According to the principle of conservation of energy, energy does not disappear or come out of nowhere – if we are going to do work, energy must be brought into the system. If this work is to be, for example, milling with a rotary tool with a cutting force of 100 N and a feed speed of 0.2 m / s, then the power needed to just move the tool in the material will be P = F * V, i.e. 100 * 0.2 = 20 W. Surprisingly little compared to the power of axis drive motors in machine tools. Why, then, these kilowatts of power in the feed drive motors? Let’s try to move the table of the turned off CNC machine by hand. In most cases it turns out to be impossible, which means that the resistance to movement of the gears is relatively high. If we assume that the force needed to move the axis of a medium-sized machine tool is at least 1000 N, it turns out that just moving the unloaded axis requires 200 W. There are still rolling resistances of the guides, but these do not generate significant resistance and it can be assumed that the value of 100 N will be exaggerated anyway. In total, such a system requires 240 W of mechanical power. As you can see, most of the power used for the axis travel drives is the power needed to compensate for the losses in the gears themselves. In linear drives there are simply no such gears, so the power consumed by the axis with a linear drive will be the sum of the resistance to tool movement and the rolling resistance of the trolleys on the guides – that is 40 W. The efficiency of the motors themselves remains. This term means the ratio of the mechanical output power to the electrical power supplying the motor. Both rotary servo drives and linear motors are based on the same principle of operation: they are Permanent Magnet Synchronous Motor (PMSM), and their efficiency exceeds 90%. There is therefore no rational reason to believe that linear motors consume more energy, even more – the above analysis shows that it is exactly the opposite and that linear motors are clearly more economical. The difference is so great that even when running at higher speeds and higher accelerations, linear drives consume less energy than conventional drives. In addition, in laser cutters, where there is no tool resistance, almost all the energy used to accelerate the axis can be recovered during braking and transferred to the accelerating axis. This technology was used by Kimla and allowed for a further reduction in energy consumption by up to 70%. even more – the above analysis shows that it is exactly the opposite and that linear motors are clearly more economical. The difference is so great that even when running at higher speeds and higher accelerations, linear drives consume less energy than conventional drives. In addition, in laser cutters, where there is no tool resistance, almost all the energy used to accelerate the axis can be recovered during braking and transferred to the accelerating axis. This technology was used by Kimla and allowed for a further reduction in energy consumption by up to 70%. even more – the above analysis shows that it is exactly the opposite and that linear motors are clearly more economical. The difference is so great that even when running at higher speeds and higher accelerations, linear drives consume less energy than conventional drives. In addition, in laser cutters, where there is no tool resistance, almost all the energy used to accelerate the axis can be recovered during braking and transferred to the accelerating axis. This technology was used by Kimla and allowed for a further reduction in energy consumption by up to 70%. In addition, in laser cutters, where there is no tool resistance, almost all the energy used to accelerate the axis can be recovered during braking and transferred to the accelerating axis. This technology was used by Kimla and allowed for a further reduction in energy consumption by up to 70%. In addition, in laser cutters, where there is no tool resistance, almost all the energy used to accelerate the axis can be recovered during braking and transferred to the accelerating axis. This technology was used by Kimla and allowed for a further reduction in energy consumption by up to 70%.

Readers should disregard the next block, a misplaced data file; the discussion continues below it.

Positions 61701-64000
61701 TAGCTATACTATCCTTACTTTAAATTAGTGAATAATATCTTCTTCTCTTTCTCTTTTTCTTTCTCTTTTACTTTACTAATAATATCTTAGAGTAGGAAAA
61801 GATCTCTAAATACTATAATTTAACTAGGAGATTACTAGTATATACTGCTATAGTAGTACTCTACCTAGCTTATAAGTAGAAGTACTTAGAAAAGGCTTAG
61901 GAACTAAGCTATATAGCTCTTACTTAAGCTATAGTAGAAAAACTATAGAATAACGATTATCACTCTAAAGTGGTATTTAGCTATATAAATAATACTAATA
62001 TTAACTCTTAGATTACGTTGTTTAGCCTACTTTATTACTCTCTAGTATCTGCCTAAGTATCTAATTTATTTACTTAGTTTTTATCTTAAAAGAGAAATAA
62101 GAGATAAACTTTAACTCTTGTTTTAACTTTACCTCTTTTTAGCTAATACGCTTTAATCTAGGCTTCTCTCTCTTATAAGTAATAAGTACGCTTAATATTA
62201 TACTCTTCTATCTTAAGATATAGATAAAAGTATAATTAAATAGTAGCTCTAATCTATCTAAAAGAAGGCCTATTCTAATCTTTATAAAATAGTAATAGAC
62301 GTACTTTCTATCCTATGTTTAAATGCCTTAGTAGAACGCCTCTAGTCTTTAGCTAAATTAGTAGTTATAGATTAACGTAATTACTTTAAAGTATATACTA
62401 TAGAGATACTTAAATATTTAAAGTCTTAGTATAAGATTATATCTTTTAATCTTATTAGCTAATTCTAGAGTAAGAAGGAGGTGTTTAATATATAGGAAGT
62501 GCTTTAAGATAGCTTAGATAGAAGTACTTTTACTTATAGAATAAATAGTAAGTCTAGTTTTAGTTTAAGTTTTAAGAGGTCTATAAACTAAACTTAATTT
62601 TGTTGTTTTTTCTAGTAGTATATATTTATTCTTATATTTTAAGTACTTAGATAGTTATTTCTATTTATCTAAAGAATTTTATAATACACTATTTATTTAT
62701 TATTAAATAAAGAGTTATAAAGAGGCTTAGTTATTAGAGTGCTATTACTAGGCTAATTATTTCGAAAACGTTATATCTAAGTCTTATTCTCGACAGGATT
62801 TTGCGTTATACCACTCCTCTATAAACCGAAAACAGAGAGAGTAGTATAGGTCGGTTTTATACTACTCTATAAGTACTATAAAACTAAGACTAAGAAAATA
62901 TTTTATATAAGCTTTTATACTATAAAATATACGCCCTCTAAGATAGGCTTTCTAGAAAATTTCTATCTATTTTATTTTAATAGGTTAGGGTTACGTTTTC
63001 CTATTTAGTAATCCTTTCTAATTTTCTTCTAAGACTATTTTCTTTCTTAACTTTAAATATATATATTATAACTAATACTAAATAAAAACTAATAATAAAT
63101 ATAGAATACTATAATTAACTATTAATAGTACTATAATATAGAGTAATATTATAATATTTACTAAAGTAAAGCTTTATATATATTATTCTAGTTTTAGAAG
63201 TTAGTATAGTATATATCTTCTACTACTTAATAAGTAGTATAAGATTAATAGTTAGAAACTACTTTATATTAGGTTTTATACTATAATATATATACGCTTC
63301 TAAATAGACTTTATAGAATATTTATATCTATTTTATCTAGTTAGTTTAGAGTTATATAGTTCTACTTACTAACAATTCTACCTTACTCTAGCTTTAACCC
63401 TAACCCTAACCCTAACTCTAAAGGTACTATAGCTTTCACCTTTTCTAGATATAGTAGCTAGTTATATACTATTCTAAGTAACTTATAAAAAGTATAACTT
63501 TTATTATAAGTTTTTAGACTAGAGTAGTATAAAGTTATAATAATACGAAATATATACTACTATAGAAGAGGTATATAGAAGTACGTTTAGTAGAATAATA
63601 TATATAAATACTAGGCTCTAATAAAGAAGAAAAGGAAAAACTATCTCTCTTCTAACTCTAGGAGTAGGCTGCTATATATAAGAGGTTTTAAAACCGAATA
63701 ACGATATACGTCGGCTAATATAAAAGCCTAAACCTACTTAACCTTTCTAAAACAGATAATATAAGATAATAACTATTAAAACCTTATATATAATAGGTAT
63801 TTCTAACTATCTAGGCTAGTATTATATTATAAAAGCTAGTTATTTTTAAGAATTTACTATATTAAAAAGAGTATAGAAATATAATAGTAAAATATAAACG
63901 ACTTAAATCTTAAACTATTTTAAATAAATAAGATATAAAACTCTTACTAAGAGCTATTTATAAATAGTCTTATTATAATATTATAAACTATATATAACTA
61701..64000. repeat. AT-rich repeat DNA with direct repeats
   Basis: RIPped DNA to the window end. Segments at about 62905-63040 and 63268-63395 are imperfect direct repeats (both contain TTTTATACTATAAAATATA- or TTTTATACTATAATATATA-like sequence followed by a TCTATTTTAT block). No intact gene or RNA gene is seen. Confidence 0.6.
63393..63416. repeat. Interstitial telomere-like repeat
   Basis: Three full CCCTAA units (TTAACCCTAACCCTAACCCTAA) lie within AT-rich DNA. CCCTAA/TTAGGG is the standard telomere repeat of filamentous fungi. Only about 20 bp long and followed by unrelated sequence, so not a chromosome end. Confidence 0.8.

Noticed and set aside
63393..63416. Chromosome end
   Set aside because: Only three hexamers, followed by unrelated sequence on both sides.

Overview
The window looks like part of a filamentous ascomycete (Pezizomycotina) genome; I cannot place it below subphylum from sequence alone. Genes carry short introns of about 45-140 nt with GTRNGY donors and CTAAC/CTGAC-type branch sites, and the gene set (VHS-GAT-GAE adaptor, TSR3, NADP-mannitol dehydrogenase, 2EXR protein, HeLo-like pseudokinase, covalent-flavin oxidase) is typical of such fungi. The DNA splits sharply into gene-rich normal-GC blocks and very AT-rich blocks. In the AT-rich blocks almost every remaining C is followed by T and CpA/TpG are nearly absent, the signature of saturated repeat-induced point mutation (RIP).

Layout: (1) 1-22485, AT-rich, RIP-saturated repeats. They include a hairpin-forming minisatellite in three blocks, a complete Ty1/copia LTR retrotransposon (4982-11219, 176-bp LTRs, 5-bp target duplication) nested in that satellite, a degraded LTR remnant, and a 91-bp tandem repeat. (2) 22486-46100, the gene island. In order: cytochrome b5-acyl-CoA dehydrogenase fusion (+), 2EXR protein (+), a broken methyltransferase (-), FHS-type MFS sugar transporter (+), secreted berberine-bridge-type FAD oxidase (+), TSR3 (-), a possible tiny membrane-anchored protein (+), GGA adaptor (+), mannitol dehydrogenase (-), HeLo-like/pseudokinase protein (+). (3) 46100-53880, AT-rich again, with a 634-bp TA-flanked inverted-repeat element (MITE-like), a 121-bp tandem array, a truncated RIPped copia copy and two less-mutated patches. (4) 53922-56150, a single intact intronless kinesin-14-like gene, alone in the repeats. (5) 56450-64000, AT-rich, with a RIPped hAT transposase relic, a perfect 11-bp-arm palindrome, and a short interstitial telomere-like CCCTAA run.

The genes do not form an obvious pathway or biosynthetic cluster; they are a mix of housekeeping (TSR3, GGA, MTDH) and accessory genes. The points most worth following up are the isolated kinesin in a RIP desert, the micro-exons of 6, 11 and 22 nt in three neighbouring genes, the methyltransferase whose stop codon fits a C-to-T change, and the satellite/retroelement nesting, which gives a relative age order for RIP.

Myth 2: Linear drives are expensive to operate and repair.